[ mohn ]
See synonyms for: moanmoanedmoaning on

    • a prolonged, low sound uttered from physical or mental suffering.

    • a prolonged, low sound uttered from any other strong physical or mental sensation, especially pleasure.

  1. any prolonged, low sound: The alarming moan of the engines suggested they'd break down soon.

  1. complaint or lamentation: Despite last year's moan about how much effort Christmas is, I'm feeling up to it this year.

verb (used without object)
    • to make a prolonged, low sound from physical or mental suffering.

    • to make a prolonged, low sound from any other strong physical or mental sensation, especially pleasure.

  1. (of inanimate objects) to make a prolonged, low sound: The wind moaned through the trees.

  1. to complain: I may moan about the weather here, but at least it doesn't get hot.

verb (used with object)
  1. to utter (something) inarticulately or pitifully: He moaned his response.

  2. to lament or express grief over; bemoan: It does no good to moan your position in life instead of taking action.

Origin of moan

First recorded in 1175–1225; Middle English mone, man(e) (noun), Old English mān, unrecorded but inferred from its derivative mǣnan “to mourn”

synonym study For moan

1. See groan.

Other words for moan

Other words from moan

  • moan·ful, adjective
  • moan·ful·ly, adverb
  • moan·ing·ly, adverb
  • un·moaned, adjective
  • un·moan·ing, adjective

Words Nearby moan Unabridged Based on the Random House Unabridged Dictionary, © Random House, Inc. 2024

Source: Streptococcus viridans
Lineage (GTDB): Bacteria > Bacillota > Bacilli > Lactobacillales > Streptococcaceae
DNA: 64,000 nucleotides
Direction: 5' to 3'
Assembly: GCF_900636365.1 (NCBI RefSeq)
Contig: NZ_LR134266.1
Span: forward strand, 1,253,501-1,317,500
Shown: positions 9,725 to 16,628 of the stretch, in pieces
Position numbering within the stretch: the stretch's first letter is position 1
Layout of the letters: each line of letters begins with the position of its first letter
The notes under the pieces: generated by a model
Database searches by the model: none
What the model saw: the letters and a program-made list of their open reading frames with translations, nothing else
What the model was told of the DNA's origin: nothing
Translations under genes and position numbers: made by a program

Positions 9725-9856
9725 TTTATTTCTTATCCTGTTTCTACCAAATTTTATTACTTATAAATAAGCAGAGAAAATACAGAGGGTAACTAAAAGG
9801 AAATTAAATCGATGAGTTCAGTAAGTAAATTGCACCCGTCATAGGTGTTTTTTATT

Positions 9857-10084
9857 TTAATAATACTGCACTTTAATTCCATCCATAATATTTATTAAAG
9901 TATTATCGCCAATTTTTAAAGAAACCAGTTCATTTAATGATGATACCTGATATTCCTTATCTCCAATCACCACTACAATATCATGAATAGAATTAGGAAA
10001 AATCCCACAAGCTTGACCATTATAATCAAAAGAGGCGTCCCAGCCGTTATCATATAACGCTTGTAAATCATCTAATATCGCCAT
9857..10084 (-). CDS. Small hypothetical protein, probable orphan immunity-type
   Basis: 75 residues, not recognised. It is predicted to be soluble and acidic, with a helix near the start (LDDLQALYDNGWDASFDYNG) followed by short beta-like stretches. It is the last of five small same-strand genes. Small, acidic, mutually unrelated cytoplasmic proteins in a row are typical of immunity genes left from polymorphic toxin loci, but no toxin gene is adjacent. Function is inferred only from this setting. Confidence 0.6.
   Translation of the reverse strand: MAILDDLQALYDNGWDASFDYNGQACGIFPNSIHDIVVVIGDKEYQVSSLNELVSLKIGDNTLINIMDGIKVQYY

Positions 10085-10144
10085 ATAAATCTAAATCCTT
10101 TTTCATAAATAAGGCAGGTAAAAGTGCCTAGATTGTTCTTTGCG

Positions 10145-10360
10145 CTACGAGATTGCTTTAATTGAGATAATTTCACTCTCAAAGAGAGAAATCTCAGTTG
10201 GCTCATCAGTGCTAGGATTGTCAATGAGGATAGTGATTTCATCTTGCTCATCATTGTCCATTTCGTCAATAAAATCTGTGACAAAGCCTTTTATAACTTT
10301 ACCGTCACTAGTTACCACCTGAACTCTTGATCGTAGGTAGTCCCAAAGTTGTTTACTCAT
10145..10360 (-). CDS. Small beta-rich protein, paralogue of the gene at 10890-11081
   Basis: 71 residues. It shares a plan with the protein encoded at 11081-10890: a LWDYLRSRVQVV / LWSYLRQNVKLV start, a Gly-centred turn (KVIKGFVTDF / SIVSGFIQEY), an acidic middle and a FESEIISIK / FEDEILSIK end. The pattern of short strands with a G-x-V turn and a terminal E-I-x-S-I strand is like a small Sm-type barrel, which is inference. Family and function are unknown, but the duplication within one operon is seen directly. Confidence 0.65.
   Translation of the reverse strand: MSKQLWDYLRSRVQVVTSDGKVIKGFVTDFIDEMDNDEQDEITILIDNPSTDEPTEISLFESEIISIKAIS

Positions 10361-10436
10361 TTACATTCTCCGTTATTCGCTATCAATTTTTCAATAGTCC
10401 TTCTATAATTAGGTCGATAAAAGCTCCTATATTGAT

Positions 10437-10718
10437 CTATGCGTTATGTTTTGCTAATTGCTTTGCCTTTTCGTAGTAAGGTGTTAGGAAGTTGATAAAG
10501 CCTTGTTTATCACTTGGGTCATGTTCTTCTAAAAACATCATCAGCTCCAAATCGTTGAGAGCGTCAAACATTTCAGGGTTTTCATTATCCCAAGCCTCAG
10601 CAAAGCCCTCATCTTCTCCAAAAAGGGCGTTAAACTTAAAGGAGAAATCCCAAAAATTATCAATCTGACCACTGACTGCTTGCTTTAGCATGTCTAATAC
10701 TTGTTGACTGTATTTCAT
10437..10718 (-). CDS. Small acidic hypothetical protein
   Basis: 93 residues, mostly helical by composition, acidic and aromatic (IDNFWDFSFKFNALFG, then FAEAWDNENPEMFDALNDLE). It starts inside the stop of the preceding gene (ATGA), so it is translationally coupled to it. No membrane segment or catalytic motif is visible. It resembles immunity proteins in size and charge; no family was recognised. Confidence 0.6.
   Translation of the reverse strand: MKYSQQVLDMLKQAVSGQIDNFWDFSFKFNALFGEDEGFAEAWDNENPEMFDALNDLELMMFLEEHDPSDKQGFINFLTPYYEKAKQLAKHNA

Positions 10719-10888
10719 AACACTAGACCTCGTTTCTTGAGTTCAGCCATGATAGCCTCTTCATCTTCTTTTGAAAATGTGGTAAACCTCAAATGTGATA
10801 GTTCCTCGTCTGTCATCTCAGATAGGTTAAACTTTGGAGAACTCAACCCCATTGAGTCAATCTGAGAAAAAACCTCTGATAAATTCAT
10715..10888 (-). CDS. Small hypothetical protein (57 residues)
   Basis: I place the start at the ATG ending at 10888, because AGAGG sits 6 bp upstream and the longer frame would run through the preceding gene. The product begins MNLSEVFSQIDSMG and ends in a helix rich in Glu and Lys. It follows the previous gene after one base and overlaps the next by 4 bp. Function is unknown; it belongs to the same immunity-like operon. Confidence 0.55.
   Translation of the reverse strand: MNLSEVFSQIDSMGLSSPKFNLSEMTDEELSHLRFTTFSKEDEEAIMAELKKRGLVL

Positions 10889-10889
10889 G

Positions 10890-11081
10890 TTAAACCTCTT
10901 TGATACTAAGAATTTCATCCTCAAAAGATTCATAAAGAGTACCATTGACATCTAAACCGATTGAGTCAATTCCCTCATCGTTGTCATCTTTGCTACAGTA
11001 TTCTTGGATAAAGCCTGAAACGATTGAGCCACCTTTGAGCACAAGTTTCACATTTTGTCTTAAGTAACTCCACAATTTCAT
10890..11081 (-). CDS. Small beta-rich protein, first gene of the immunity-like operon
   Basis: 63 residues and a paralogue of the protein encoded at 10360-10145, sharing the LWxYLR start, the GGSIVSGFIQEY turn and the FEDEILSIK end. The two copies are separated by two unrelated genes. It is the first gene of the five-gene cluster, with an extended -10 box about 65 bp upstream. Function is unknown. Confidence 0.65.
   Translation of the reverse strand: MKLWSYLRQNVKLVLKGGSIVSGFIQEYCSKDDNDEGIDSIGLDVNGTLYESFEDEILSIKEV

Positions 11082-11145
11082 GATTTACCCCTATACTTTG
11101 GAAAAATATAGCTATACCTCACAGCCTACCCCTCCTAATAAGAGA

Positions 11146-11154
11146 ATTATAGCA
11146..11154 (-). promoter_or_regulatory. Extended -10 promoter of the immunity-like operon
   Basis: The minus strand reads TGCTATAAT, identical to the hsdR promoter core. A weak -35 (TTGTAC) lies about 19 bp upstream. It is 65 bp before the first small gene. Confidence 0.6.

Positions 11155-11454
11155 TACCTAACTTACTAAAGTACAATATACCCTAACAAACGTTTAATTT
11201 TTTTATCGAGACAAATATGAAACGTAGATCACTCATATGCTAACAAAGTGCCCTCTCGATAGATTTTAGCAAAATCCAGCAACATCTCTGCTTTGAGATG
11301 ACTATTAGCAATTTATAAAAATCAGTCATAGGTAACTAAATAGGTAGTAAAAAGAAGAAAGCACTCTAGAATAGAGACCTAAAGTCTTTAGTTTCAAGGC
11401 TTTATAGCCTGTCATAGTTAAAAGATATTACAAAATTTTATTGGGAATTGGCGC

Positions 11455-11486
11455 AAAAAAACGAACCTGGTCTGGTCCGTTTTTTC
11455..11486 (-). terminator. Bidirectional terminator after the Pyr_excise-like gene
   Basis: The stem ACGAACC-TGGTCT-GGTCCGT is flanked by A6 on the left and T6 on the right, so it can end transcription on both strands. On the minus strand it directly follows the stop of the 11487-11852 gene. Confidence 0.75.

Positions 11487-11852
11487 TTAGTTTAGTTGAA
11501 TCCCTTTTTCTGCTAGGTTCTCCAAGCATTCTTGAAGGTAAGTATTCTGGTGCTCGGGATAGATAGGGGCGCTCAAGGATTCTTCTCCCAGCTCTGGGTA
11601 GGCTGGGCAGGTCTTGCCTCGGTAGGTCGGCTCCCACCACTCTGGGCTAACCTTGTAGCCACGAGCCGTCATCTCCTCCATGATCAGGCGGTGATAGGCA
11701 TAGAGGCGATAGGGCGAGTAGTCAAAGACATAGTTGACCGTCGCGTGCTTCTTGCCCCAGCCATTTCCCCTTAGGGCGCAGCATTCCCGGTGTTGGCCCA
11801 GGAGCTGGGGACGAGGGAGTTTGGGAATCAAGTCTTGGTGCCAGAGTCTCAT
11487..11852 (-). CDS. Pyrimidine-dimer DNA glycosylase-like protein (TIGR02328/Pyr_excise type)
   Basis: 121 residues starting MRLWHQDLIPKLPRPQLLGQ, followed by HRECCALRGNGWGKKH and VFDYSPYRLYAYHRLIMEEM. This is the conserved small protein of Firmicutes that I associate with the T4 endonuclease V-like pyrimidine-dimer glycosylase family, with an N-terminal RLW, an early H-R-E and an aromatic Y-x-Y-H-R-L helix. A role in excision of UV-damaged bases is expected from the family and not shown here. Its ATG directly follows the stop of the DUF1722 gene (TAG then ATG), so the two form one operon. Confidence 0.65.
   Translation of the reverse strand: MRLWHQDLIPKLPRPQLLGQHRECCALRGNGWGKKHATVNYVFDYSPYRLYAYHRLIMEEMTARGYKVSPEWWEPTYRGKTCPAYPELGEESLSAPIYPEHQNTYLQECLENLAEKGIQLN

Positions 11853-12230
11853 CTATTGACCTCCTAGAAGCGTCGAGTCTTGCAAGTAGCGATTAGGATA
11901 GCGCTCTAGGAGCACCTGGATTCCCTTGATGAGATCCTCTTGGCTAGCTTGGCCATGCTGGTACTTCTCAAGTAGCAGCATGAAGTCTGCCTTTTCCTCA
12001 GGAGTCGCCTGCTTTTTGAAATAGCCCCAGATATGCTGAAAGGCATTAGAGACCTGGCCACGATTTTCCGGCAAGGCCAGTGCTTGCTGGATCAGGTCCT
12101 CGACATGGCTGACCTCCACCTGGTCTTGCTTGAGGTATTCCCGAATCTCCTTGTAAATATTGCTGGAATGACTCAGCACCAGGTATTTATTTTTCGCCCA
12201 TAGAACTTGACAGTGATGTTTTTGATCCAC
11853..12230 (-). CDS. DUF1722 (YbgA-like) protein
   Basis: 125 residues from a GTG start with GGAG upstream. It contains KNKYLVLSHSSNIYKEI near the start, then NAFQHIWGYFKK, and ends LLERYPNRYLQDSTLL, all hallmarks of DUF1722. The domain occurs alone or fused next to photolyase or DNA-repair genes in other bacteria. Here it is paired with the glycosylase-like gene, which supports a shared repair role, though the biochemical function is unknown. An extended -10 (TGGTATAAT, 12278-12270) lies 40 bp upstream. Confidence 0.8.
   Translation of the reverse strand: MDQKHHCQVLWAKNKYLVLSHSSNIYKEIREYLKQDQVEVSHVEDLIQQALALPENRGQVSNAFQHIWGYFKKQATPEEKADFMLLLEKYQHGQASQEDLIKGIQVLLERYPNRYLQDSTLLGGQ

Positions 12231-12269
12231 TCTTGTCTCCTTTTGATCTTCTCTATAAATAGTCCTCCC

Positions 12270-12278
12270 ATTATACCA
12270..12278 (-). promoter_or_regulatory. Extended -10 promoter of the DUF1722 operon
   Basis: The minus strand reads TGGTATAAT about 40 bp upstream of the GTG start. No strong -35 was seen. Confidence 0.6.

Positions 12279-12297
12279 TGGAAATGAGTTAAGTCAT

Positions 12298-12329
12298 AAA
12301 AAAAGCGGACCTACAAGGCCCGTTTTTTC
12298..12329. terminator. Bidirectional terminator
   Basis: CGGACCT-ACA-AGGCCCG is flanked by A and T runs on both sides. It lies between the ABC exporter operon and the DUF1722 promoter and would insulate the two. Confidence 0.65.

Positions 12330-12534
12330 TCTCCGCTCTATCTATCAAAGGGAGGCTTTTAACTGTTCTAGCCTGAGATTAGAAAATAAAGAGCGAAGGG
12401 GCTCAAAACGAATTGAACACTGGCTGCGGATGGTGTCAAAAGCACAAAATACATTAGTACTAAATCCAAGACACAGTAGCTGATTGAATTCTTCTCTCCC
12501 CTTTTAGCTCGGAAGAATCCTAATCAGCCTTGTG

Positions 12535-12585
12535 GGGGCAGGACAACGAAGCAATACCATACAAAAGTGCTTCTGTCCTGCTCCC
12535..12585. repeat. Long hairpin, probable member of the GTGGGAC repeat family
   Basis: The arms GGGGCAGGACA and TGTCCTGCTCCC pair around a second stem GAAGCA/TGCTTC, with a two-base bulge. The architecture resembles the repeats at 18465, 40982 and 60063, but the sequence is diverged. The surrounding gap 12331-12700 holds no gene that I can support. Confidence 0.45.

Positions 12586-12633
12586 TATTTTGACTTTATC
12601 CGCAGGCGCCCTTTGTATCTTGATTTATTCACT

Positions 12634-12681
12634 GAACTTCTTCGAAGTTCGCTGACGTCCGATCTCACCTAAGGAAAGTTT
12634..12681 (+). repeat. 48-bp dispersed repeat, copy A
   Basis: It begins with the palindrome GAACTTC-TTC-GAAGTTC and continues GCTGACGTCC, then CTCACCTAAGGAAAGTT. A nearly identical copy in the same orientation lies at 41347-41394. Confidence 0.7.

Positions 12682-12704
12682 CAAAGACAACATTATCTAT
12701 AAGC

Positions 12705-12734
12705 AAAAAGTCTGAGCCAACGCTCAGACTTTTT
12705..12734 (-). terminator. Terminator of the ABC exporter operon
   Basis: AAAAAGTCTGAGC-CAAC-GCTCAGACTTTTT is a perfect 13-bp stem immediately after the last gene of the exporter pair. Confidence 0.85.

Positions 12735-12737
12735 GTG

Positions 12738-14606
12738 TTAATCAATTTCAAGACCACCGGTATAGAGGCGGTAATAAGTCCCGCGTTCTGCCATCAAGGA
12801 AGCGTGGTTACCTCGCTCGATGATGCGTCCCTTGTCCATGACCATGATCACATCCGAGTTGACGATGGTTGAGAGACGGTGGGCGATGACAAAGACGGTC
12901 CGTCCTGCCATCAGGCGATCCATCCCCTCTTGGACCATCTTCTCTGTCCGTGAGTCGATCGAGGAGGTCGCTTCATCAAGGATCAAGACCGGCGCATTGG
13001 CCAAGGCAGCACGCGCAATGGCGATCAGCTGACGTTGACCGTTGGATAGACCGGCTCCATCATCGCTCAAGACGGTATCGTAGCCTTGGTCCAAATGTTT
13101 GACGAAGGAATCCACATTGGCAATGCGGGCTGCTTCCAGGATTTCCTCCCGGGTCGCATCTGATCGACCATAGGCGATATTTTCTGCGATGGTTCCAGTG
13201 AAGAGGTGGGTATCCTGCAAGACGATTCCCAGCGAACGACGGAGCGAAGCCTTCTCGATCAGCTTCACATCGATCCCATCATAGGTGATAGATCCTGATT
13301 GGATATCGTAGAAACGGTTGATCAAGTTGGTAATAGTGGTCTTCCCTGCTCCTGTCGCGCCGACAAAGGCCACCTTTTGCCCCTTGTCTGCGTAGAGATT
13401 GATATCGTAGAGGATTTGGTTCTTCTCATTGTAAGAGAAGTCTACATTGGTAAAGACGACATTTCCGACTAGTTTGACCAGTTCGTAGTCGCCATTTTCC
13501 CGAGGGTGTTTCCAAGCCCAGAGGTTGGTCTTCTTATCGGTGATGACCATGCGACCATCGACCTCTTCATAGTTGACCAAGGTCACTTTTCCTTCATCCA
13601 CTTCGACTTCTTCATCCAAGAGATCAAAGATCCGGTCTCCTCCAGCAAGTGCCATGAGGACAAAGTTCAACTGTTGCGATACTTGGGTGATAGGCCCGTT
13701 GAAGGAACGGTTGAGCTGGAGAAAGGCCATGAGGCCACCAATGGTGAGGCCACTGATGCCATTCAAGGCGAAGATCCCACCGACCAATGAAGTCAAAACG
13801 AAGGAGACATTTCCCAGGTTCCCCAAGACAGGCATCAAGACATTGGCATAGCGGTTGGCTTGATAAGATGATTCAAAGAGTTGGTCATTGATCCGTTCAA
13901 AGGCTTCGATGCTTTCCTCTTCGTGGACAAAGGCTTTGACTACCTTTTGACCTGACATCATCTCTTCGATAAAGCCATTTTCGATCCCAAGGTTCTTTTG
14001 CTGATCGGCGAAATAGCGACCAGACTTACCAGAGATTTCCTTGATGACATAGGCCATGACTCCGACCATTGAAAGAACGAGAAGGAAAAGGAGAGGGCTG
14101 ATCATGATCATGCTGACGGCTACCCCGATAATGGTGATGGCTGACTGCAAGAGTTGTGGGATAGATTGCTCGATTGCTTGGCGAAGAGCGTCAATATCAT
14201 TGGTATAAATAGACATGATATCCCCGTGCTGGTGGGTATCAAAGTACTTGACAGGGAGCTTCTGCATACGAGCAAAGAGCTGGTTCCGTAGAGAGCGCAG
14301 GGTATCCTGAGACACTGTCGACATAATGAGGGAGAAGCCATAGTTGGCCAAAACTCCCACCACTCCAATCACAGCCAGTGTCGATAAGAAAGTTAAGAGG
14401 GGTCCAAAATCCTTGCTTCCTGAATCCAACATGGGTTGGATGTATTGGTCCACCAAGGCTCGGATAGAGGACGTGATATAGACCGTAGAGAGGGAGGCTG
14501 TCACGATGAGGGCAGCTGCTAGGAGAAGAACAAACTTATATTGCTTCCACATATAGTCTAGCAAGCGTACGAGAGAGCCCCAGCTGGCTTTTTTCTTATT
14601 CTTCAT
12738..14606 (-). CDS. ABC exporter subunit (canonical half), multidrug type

How to use moan in a sentence

  • As much as customers love to moan about small, uncomfortable seats, the demand for them is higher than ever.

  • And the best his Republican opponents can do is moan about Benghazi.

    Carter’s Belated Triumph | Peter Beinart | May 28, 2013 | THE DAILY BEAST
  • But, generally speaking, businesses scream and moan, react and innovate, and wind up in a better place.

    Don’t Cheap Out, Big Biz! | Daniel Gross | February 13, 2013 | THE DAILY BEAST
  • The gnarled hands shut up into clenched fists, and the feeble voice trailed off in an agonized moan.

    Raw Gold | Bertrand W. Sinclair
  • The old owl no longer hooted, and the water-oaks had ceased to moan as they bent their heads.

  • Then a moan, then a howl and a shriek arose which reached from group to group, from house to house, from square to forest.

    A Lost Hero | Elizabeth Stuart Phelps Ward and Herbert D. Ward
  • With a low moan her head sunk upon the old man's knee, and she shook and trembled with violent emotion.

    The World Before Them | Susanna Moodie
  • "I refuse," she answered, her arms falling, her voice a low moan of the most utter despair.

    They Looked and Loved | Mrs. Alex McVeigh Miller

British Dictionary definitions for moan


/ (məʊn) /

  1. a low prolonged mournful sound expressive of suffering or pleading

  2. any similar mournful sound, esp that made by the wind

  1. a grumble or complaint

  1. to utter (words) in a low mournful manner

  2. (intr) to make a sound like a moan

  1. (usually intr) to grumble or complain (esp in the phrase moan and groan)

Origin of moan

C13: related to Old English mǣnan to grieve over

Derived forms of moan

  • moaner, noun
  • moanful, adjective
  • moaning, noun, adjective
  • moaningly, adverb

Collins English Dictionary - Complete & Unabridged 2012 Digital Edition © William Collins Sons & Co. Ltd. 1979, 1986 © HarperCollins Publishers 1998, 2000, 2003, 2005, 2006, 2007, 2009, 2012